How to Pick the Fastest Line at the Supermarket | New York Times [Debunk]

Inside a Whole Foods in Brooklyn (New York TImes)

“[…] Choose a single line that leads to several cashiers

Not all lines are structured this way, but research has largely shown that this approach, known as a serpentine line, is the fastest. The person at the head of the line goes to the first available window in a system often seen at airports or banks. […]”

Sourced through the New York Times

Michel Baudin‘s comments:

No! Research shows no such thing. The serpentine line does not reduce the customers’ mean time through the system. Little’s Law tells us that, in steady state, regardless of how the queue is organized:

{Mean\, time\, in\, system = \frac{Mean\, number\, of\,  customers\, in \, system}{Mean\, service\,  rate}}

The mean service rate is the rate at which customers arrive into and leave the system. If there are 5 check stands each completing a transaction every 5 minutes on the average, the service rate is 1 customer/minute for the whole system. In steady state, there is also, on the average, one new customer arriving every minute.

The serpentine line still makes a difference, however, by reducing the variability of waiting times. With one line per check stand, you are occasionally stuck behind another customer taking exceptionally long. With a serpentine line, this is avoided. The slow customer will tie up one check stand for a long time, but the line automatically redirects the other customers to the other check stands.

Similar situations occur in manufacturing, with materials waiting in front of shared services like electroplating, painting or heat treatment. Manufacturers should get the math right, and so should the New York Times.

#LittlesLaw, #NYTimes, #Queueing, #SerpentineQueue

4 comments on “How to Pick the Fastest Line at the Supermarket | New York Times [Debunk]

  1. In grad school I did research on this exact issue with Julie Niederhoff (cited in the article), and I’m on board with all of your observations. Additionally, the only time I’ve seen a choice between multiple server queues and single server queues is when there are other priority rules involved such as number of items or self-service. Julie’s suggestion has been taken out of context. The work is on how to setup a queue a priori, not for customers given a choice.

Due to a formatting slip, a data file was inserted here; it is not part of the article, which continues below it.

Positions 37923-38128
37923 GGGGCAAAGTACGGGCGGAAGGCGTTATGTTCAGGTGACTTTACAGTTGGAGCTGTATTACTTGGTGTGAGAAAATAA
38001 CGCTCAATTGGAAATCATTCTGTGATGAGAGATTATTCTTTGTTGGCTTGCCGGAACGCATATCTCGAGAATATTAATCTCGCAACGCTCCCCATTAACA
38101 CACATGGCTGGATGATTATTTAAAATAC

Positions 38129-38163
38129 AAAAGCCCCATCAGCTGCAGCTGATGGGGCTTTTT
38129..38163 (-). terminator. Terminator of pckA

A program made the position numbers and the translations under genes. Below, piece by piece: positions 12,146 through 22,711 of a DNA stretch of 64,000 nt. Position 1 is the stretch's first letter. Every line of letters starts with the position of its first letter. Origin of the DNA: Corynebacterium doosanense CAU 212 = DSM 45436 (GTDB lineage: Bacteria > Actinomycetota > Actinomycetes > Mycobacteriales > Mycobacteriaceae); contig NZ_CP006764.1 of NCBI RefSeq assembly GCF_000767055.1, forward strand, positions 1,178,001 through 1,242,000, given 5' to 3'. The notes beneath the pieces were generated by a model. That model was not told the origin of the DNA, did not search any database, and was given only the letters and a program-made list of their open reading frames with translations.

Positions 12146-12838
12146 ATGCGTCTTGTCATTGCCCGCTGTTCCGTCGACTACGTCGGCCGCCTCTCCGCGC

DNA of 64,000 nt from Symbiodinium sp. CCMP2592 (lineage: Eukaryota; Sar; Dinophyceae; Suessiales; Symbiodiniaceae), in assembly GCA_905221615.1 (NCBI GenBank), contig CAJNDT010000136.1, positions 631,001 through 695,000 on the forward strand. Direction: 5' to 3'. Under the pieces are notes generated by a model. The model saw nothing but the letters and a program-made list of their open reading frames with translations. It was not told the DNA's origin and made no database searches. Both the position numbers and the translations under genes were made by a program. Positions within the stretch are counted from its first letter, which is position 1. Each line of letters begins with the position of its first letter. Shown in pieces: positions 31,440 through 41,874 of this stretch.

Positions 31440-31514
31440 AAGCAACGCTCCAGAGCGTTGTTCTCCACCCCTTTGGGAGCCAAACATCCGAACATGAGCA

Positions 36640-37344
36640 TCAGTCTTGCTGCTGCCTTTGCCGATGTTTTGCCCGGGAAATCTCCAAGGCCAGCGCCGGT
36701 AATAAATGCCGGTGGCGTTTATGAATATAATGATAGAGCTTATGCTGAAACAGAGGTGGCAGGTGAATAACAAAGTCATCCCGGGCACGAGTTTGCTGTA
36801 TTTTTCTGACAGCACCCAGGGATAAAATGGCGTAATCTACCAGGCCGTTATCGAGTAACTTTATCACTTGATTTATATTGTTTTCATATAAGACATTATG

The single queue with multiple servers will keep FIFO as well which appears the most fair to customers. However there is a potential psychological affect on servers in this situation. Since a server’s work load is now directly related to how every other server is working, there is a tendency to work slower. While the shared burden is the same in both queue types, the server in a single queue system also does not have the pressure of the next customer in line helping keep them accountable.

    • The points in your second paragraph apply to human customers served by other humans, and it is what you have in a grocery supermarket. But queueing systems do not always involve humans. In a factory’s heat treatment facility, for example, the customers are pieces of metal, served by a machine; inside a computer, threads of execution served by one or more processors.

      When you are not dealing with humans, you don’t need to worry about fairness and you can use complex sequencing rules if they perform better, without risking confusion. The rules used by computer operating systems to allocate slots on a processor among threads would be too complicated for people.

      In Manufacturing, the reason to use FIFO is neither fairness nor speed but quality. If a machine starts drifting, you can detect and trace it in the sequence of work pieces, as long as FIFO is maintained. If you dump the parts into a heap in a bin, you scramble the message.

  2. OK, so the NYT language is off. The “serpentine line” assures that everyone gets through in something close to the mean service time rather than assuring that everyone gets through faster. But a consistently flowing queue isn’t to be discounted.

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